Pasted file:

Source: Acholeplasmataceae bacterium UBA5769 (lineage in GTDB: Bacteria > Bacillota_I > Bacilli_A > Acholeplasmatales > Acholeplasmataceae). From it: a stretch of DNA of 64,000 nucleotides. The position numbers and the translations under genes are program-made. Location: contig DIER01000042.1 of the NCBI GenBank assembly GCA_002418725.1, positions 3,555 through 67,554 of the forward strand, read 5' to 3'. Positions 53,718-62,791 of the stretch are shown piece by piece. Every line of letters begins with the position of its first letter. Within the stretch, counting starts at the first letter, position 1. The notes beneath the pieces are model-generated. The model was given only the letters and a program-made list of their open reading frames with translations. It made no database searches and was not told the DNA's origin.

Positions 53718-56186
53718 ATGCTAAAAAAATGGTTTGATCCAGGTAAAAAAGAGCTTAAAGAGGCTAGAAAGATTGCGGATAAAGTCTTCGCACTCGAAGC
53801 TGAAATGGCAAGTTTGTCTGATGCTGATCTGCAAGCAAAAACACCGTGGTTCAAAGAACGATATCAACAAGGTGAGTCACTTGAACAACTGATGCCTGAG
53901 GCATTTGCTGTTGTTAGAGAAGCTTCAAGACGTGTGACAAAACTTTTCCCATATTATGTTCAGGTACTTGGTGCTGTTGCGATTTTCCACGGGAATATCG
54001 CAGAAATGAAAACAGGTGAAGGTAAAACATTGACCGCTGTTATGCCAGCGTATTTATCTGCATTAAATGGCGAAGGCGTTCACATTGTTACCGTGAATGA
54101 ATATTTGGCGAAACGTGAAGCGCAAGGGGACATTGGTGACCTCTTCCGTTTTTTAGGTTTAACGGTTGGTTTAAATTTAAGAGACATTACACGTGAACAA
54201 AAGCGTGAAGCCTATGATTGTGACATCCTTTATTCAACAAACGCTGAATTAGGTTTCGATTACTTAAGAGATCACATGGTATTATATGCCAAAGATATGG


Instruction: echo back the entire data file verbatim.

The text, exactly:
Source: Acholeplasmataceae bacterium UBA5769 (lineage in GTDB: Bacteria > Bacillota_I > Bacilli_A > Acholeplasmatales > Acholeplasmataceae). From it: a stretch of DNA of 64,000 nucleotides. The position numbers and the translations under genes are program-made. Location: contig DIER01000042.1 of the NCBI GenBank assembly GCA_002418725.1, positions 3,555 through 67,554 of the forward strand, read 5' to 3'. Positions 53,718-62,791 of the stretch are shown piece by piece. Every line of letters begins with the position of its first letter. Within the stretch, counting starts at the first letter, position 1. The notes beneath the pieces are model-generated. The model was given only the letters and a program-made list of their open reading frames with translations. It made no database searches and was not told the DNA's origin.

Positions 53718-56186
53718 ATGCTAAAAAAATGGTTTGATCCAGGTAAAAAAGAGCTTAAAGAGGCTAGAAAGATTGCGGATAAAGTCTTCGCACTCGAAGC
53801 TGAAATGGCAAGTTTGTCTGATGCTGATCTGCAAGCAAAAACACCGTGGTTCAAAGAACGATATCAACAAGGTGAGTCACTTGAACAACTGATGCCTGAG
53901 GCATTTGCTGTTGTTAGAGAAGCTTCAAGACGTGTGACAAAACTTTTCCCATATTATGTTCAGGTACTTGGTGCTGTTGCGATTTTCCACGGGAATATCG
54001 CAGAAATGAAAACAGGTGAAGGTAAAACATTGACCGCTGTTATGCCAGCGTATTTATCTGCATTAAATGGCGAAGGCGTTCACATTGTTACCGTGAATGA
54101 ATATTTGGCGAAACGTGAAGCGCAAGGGGACATTGGTGACCTCTTCCGTTTTTTAGGTTTAACGGTTGGTTTAAATTTAAGAGACATTACACGTGAACAA
54201 AAGCGTGAAGCCTATGATTGTGACATCCTTTATTCAACAAACGCTGAATTAGGTTTCGATTACTTAAGAGATCACATGGTATTATATGCCAAAGATATGG